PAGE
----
Read More

The organ in St. Stephen-in-the-Fields, Toronto, Canada

by Ross Trant, Essays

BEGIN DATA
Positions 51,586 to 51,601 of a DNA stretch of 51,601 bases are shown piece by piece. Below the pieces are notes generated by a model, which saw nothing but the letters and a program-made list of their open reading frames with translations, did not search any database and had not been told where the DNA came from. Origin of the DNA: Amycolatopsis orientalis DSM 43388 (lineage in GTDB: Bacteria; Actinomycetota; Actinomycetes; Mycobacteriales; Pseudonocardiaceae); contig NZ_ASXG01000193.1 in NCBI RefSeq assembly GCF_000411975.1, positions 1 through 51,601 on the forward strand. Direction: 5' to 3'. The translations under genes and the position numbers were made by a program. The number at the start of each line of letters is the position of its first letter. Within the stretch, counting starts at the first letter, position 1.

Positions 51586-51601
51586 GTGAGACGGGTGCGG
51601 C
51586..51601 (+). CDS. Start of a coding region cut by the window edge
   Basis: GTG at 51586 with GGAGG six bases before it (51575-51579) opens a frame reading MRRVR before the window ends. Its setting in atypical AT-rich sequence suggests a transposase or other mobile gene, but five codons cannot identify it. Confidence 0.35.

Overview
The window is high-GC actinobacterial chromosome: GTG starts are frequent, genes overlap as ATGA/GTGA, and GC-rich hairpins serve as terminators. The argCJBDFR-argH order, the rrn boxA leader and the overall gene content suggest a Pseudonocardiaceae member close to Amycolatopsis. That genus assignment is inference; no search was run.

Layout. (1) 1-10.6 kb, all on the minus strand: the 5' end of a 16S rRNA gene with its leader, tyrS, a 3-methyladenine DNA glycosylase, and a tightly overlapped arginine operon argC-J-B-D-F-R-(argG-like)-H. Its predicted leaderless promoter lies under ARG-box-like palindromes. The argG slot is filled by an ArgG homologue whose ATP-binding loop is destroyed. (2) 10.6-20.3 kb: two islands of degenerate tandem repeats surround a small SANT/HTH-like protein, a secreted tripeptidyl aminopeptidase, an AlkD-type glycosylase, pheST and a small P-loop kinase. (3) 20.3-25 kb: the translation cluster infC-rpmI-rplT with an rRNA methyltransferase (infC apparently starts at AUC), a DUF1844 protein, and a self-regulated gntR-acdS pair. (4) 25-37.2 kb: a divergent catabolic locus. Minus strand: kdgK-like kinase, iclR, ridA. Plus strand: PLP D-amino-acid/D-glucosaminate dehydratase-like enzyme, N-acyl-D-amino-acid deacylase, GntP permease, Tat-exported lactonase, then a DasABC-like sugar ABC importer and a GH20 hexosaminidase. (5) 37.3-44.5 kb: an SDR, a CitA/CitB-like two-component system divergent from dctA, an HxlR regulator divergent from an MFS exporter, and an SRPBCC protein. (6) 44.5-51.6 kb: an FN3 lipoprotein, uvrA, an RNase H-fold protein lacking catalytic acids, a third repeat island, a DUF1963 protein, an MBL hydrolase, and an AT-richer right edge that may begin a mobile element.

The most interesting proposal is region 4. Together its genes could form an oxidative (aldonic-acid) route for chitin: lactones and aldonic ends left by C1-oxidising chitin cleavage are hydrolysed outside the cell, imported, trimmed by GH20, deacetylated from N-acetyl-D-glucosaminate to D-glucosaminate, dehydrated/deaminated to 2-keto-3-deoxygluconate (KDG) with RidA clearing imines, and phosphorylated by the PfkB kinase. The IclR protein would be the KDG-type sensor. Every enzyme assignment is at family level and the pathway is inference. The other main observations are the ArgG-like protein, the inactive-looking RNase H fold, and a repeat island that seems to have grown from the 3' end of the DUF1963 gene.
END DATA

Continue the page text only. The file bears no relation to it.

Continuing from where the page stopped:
As is often the case, the story of the pipe organ at St. Stephen-in-the-Fields Church in Toronto is very much tied in with the story of the building itself. The ups and downs of the instrument certainly coincide with those of the parish. The Church is located in the West – Central part of Toronto’s inner city. The address is 103 Bellevue Avenue, but the entrance currently in use is on College Street, a major thoroughfare that runs east and west. If you are looking for the building, it is located on the south side of College Street, between Spadina Avenue and Bathurst Street. It is easily reached by public transportation, with the College streetcar close by. St. Stephen’s was built by the Dennison family, wealthy landowners whose home, Bellevue House, was near the site of the Church. Constructed of brick, the building was designed by the well-known ecclesiastical architect, Thomas Fuller who later moved to Canada’s capital city, Ottawa, known, when the Church was built in 1858 as Bytown. The original building consisted of just the nave of the present structure. So far I have been unable to get any information about the organ then installed, except that it stood on a small gallery over the West door. Less than ten years after it was built, the Church was gutted by fire. The Dennison family as patrons of St. Stephen’s had the building reconstructed. As much as possible of the original became the Nave, and a large Chancel and Sanctuary, with a Lady Chapel were added to the East end of the building. The Chapel was (and is) located on the North side of the Chancel, and a spacious organ chamber was built opposite. The chamber was designed well, and is entirely within the building. There is a large opening into the Chancel, and another was provided into the South aisle, the display pipes forming a rerados for the Altar in another chapel located in the aisle. Architecturally the Church has a very ‘English’ look, although as one who lived for a time in England, I never saw a Church, urban or rural, that quite matched St. Stephen’s. While it has been described as a Gothic Revival structure, that is not entirely accurate, and, in fact, it shows some of the attributes of an ‘A” frame building. The walls of the Nave are low, with the windows set into dormers while the roof rises to a ridge far higher than the walls. After the fire, the broad Nave seated some 900 people until recent changes. There was a spacious aisle on each side separated from the central Nave by rows of pillars and Gothic arches. The ‘new’ Chancel and Sanctuary are lofty, and a display of 16′ organ pipes is easily accommodated in the case. The acoustics were excellent, and are still very good, even though drastic changes have been made to the structure. More about that later. Still, the exterior has been preserved, and the structure declared of historic and architectural importance. Again no information is currently available about an organ in the Church until the present one was installed in 1906. There was a large harmonium in the Chapel on the South side of the Nave, and this did have enough power to accompany hymns when the pipe organ failed to function. That instrument has since disappeared. The Church’s location today is highly urban and inner city by nature. When the Dennison family built it, St. Stephen’s was in the country, and thus St. Stephen-in-the-Fields. The fields were real. While the Church did have a few...